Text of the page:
Malawi: The Cost of a Delayed Action
By Habiba Osman
Delayed action on crucial decisions is what we are experiencing in Malawi. For instance, the dispute between Malawi and Tanzania over Lake Malawi, when the rumour started in the media that Tanzania was claiming a part of our lake, we should have alerted the international community immediately, and not wait for the dialogue to fail. We knew this would not have resolved the issue ANYWAY. Yesterday, Malawi’s Head of State lamented the actions taken by our Tanzanian counterparts and publicly declared that Malawi government need to resort to arbitration. If Malawi only had done this earlier it would not have avoided Tanzania’s last week’s arrogance of drawing a new map with new borders, which indicates that a bit of Lake Malawi belongs to them.
Delayed action for me also pertains to the appointment of Auditor General and Anti-Corruption Bureau Chief. I do not believe that the CABS group, were totally convinced yesterday when they said Malawi government has made positive strides in respecting the rule of law. The aforementioned offices are pivotal in checking and curbing corruption in any country, let alone ours with a struggling economy. It is incomprehensible why it has taken this long for the Head of State and her team to make such crucial appointments. More especially if we consider that until now the promised money by the donors that led to a lot of swift policy changes has not been honored.
Delayed action is the President declaring that she and her Vice President will take 30 percent cuts of their salaries as part of austerity measures and apparently in solidarity with majority of Malawians currently feeling the pain of haste 49% currency devaluation four months ago. This to me is delayed action and even though others may see it as noble, I see it as one way of fooling the electorate, really. The joke in this lies in the fact the Head of State has stated publicly that she will not force her cabinet to take a similar cut, even suggesting? Is she leading such insensitive cabinet?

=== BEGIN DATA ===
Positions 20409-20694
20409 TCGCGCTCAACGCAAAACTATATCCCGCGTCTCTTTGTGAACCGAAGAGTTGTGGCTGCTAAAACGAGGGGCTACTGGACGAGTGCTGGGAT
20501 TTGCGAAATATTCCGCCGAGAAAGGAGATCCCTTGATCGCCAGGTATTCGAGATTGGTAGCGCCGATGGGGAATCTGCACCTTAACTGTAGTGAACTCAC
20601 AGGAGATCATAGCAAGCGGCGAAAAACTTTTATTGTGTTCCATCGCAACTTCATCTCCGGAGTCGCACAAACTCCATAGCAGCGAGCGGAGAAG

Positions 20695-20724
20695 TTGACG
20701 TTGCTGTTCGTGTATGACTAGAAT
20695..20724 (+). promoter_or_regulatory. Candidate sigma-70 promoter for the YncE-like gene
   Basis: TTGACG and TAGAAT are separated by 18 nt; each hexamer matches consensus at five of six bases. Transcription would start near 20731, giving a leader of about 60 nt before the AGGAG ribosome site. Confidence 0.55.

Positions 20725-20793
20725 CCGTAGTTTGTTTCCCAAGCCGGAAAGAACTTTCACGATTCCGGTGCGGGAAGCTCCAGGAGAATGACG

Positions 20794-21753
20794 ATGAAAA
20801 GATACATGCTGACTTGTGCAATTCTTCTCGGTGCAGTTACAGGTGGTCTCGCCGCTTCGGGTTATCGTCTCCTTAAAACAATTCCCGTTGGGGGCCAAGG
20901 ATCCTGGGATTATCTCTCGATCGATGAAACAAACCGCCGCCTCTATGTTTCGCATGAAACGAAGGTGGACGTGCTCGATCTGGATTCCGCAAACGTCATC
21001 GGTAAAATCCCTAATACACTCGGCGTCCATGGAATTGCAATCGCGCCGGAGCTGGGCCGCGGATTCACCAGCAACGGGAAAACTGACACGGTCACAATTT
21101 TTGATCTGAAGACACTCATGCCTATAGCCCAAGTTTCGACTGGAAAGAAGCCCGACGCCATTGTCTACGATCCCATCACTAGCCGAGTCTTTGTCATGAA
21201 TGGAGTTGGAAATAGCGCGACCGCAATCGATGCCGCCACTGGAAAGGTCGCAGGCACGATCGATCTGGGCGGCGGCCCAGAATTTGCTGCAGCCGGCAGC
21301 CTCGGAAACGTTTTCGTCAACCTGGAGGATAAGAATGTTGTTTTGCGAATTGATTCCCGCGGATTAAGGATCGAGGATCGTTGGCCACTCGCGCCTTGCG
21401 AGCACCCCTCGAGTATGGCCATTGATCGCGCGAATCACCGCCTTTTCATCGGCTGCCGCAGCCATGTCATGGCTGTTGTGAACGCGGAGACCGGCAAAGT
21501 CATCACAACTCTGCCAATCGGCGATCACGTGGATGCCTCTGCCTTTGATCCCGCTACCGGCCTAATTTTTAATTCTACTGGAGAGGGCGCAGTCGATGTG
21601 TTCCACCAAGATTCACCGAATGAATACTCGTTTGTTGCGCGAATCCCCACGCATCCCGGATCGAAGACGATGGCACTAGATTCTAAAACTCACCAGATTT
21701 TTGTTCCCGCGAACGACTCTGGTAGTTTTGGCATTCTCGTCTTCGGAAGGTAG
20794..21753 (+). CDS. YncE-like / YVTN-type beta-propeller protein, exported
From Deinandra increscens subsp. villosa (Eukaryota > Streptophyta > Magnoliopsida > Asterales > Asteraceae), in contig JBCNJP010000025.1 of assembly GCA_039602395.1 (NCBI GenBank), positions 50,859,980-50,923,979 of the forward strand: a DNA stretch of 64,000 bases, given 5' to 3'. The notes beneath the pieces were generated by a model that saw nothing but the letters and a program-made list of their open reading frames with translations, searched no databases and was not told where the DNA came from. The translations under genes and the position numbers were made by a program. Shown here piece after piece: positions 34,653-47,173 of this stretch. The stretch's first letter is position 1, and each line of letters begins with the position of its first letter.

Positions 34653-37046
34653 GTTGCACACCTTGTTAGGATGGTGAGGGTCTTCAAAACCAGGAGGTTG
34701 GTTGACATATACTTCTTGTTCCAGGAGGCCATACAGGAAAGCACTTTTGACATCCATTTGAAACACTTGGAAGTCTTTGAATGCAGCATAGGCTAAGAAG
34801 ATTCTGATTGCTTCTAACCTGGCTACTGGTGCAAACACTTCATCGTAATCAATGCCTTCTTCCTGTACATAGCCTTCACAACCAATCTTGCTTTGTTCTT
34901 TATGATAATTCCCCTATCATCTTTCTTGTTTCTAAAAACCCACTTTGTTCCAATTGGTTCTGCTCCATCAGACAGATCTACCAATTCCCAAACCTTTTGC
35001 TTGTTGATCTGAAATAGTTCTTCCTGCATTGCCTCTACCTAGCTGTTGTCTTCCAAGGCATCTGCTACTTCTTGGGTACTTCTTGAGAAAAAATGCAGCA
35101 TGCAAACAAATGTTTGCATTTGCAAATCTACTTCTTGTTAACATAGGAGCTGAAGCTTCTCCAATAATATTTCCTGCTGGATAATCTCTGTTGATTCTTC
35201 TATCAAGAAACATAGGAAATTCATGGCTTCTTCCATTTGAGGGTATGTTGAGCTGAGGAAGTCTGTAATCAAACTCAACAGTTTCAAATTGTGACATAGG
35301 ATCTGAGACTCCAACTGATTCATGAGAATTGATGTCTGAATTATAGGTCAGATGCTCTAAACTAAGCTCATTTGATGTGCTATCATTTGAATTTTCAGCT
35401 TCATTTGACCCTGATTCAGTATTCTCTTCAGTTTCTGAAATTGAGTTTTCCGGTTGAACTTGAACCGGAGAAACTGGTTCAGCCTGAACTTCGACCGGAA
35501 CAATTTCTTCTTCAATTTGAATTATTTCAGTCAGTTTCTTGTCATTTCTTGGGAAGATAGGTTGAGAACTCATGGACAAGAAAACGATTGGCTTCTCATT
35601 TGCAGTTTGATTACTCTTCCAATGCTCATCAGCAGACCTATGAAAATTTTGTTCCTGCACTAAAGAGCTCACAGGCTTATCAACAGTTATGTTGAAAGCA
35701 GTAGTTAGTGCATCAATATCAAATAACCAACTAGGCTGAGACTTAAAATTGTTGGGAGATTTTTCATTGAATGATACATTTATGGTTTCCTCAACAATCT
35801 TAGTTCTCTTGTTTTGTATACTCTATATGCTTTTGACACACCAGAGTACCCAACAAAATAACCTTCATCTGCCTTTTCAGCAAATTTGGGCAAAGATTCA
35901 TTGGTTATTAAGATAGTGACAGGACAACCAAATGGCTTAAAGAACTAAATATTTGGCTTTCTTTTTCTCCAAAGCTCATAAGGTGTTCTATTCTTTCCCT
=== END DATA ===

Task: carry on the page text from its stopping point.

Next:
By the way, the whole saga of the Economic Recovery Plan (ERP) is one way of averting attention and gaining political mileage. This should have been on the agenda of the People’s Party (PP) led Government six months ago when in assume power. Now we have experienced astronomical price increase in goods and services due to the devaluation of our currency (Malawi Kwacha) that has hit Malawians badly – over 50% of whom live on less than $1 a day. One wonders as to whether those in power are feeling the pain that the rural masses are feeling and experiencing right now.
There must be a way out, especially as we have a female president. Otherwise the perception will be that women cannot rule – fuelling the patriarchal attitudes in this country even further. Every day I hear strong sentiments on the streets and particularly internet social networks sites that women are not ready to carry the Malawi flag. Of course I strongly disagree with such critics who are taking this government’s “delayed action” as an indicator of failure.
I say if our leader begins to listen, read what is being written by the media and the call-in programmes on various radio stations the President will realize that people are dissatisfied with what is happening in the country. These are not just people exercising their right to freedom of expression their views are also a rude awakenings to the powers that be. The government must react to these sentiments, positively. I sincerely hope we are not heading towards that direction of executive arrogance that epitomized the last days of the previous regime – government’s arrogance, which forced noble and humble citizens of this nation to actually rejoice at the death of their leader. It is my prayer that I will not witness that in my lifetime again!